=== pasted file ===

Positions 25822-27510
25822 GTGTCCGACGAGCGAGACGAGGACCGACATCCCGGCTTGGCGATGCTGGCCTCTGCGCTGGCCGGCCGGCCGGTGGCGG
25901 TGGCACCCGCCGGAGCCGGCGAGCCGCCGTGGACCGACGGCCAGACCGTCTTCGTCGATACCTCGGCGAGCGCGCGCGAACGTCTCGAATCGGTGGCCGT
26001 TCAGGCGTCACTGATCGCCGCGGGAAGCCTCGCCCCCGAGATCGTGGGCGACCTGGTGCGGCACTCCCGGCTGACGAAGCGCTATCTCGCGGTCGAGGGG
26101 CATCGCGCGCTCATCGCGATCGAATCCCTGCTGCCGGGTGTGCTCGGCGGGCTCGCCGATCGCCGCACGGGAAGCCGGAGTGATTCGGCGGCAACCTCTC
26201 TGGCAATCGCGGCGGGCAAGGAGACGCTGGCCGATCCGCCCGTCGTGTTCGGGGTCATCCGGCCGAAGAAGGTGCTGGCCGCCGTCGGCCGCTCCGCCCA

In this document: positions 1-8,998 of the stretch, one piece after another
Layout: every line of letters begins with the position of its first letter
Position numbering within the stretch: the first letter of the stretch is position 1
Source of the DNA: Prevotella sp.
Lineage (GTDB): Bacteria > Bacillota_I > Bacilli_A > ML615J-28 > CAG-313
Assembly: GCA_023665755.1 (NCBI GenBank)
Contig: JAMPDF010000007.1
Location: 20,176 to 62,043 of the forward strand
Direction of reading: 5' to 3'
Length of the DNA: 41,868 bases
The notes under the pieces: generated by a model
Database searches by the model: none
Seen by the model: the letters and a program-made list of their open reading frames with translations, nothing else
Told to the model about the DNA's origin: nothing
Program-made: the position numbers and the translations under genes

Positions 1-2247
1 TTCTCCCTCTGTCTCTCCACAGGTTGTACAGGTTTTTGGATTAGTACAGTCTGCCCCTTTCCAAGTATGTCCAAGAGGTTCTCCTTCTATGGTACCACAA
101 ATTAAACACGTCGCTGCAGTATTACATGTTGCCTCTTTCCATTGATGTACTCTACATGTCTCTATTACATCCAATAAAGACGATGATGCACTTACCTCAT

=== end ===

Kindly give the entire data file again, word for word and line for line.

Positions 25822-27510
25822 GTGTCCGACGAGCGAGACGAGGACCGACATCCCGGCTTGGCGATGCTGGCCTCTGCGCTGGCCGGCCGGCCGGTGGCGG
25901 TGGCACCCGCCGGAGCCGGCGAGCCGCCGTGGACCGACGGCCAGACCGTCTTCGTCGATACCTCGGCGAGCGCGCGCGAACGTCTCGAATCGGTGGCCGT
26001 TCAGGCGTCACTGATCGCCGCGGGAAGCCTCGCCCCCGAGATCGTGGGCGACCTGGTGCGGCACTCCCGGCTGACGAAGCGCTATCTCGCGGTCGAGGGG
26101 CATCGCGCGCTCATCGCGATCGAATCCCTGCTGCCGGGTGTGCTCGGCGGGCTCGCCGATCGCCGCACGGGAAGCCGGAGTGATTCGGCGGCAACCTCTC
26201 TGGCAATCGCGGCGGGCAAGGAGACGCTGGCCGATCCGCCCGTCGTGTTCGGGGTCATCCGGCCGAAGAAGGTGCTGGCCGCCGTCGGCCGCTCCGCCCA

In this document: positions 1-8,998 of the stretch, one piece after another
Layout: every line of letters begins with the position of its first letter
Position numbering within the stretch: the first letter of the stretch is position 1
Source of the DNA: Prevotella sp.
Lineage (GTDB): Bacteria > Bacillota_I > Bacilli_A > ML615J-28 > CAG-313
Assembly: GCA_023665755.1 (NCBI GenBank)
Contig: JAMPDF010000007.1
Location: 20,176 to 62,043 of the forward strand
Direction of reading: 5' to 3'
Length of the DNA: 41,868 bases
The notes under the pieces: generated by a model
Database searches by the model: none
Seen by the model: the letters and a program-made list of their open reading frames with translations, nothing else
Told to the model about the DNA's origin: nothing
Program-made: the position numbers and the translations under genes

Positions 1-2247
1 TTCTCCCTCTGTCTCTCCACAGGTTGTACAGGTTTTTGGATTAGTACAGTCTGCCCCTTTCCAAGTATGTCCAAGAGGTTCTCCTTCTATGGTACCACAA
101 ATTAAACACGTCGCTGCAGTATTACATGTTGCCTCTTTCCATTGATGTACTCTACATGTCTCTATTACATCCAATAAAGACGATGATGCACTTACCTCAT